Blackberry (RIM) became the second major brand to experience a thrashtag this week as the result of an ill-conceived Twitter campaign. The online anomaly, or "bashtag" as Mashable is calling it, is causing PR professionals and community managers to re-think the idea of fan engagement on Twitter. The 140-character giant has become a bullhorn of customer experience, both good and bad. But, the backfire is a result of mistaken concepts by PR and new media folks, and could have been avoided. Two reality checks before you launch a Twitter campaign:
1. Are our products high quality in the eyes of the public or do our strengths lie elsewhere? Both McDonald's and Blackberry have had their share of customer troubles recently. McDonald's woes hearken back to the release of Super Size Me and Fast Food Nation. Even though we're still lovin' it, we know that the rich taste in those fries is the product of a chemical made in New Jersey. If you ask people on Twitter to recall a fond memory of McDonalds, chances are they won't be glowing. A fast food joint is not a touchy-feely place despite what their commercials portray.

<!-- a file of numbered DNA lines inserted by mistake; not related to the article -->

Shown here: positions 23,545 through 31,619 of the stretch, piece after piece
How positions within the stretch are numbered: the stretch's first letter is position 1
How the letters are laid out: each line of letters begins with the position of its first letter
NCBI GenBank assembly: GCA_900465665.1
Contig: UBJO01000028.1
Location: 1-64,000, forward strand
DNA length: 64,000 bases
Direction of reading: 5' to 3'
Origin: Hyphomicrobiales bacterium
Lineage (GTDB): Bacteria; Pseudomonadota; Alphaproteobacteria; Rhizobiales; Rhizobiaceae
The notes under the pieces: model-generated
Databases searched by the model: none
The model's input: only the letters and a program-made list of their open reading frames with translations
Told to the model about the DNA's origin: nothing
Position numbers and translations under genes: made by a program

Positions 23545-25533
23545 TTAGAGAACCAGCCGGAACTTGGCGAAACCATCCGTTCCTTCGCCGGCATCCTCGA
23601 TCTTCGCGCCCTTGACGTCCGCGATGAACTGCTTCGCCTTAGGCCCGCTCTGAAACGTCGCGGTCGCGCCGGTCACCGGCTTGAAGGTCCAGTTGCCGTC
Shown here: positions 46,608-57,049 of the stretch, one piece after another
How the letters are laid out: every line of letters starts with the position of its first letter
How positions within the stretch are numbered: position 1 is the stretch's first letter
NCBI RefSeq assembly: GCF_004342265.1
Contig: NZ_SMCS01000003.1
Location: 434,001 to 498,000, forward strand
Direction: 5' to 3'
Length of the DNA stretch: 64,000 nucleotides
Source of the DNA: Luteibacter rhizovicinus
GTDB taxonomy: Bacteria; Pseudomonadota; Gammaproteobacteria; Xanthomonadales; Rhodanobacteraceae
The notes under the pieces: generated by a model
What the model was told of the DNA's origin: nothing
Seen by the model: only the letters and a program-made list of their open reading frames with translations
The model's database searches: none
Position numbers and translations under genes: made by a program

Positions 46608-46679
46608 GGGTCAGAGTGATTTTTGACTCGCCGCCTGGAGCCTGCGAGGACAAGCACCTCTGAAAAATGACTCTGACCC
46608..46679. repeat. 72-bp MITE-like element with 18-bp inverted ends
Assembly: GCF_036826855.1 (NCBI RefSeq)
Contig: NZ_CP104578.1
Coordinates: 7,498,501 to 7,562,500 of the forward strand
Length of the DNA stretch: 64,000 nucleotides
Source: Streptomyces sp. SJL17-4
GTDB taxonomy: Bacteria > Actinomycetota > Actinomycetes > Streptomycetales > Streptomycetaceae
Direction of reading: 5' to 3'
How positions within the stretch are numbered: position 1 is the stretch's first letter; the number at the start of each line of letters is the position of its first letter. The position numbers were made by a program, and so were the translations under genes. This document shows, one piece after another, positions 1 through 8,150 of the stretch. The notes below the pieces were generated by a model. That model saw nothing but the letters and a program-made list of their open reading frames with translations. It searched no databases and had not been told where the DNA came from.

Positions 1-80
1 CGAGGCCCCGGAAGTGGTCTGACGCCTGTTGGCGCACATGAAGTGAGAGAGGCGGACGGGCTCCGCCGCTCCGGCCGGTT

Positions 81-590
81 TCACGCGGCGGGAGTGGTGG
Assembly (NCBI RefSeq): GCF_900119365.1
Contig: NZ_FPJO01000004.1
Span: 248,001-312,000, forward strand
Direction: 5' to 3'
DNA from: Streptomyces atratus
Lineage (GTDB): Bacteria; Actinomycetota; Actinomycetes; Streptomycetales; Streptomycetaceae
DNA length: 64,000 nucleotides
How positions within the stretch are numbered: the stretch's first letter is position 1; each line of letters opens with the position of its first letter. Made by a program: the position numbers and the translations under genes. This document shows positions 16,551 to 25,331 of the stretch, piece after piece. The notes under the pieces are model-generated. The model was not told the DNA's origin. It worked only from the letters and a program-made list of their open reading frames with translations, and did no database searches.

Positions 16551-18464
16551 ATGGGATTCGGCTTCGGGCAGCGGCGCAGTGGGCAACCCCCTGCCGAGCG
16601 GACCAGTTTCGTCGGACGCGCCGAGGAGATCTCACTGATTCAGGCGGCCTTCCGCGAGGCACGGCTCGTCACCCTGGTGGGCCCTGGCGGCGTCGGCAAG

2. Have we had a recent public customer service crisis? Blackberry's recent failures would seem to dictate that a feel good campaign about Blackberry is not appropriate yet. Just ask BP. If you answer yes to this question, you should table the Twitter feel-good campaign.
The Edelman's annual trust barometer describes trustworthy companies as listening to customer needs, having high quality products and services, placing customers ahead of profits, being transparent, and valuing society's needs-- some of which have been violated by both these companies. But don't throw the baby out with the bath water. There are ways to engage stakeholders in singing your praises that don't involve open-ended Twitter campaigns. Both these hashtag #fails are a good example of how one size social media does not fit all. Online communities can be your advocate but do your homework first.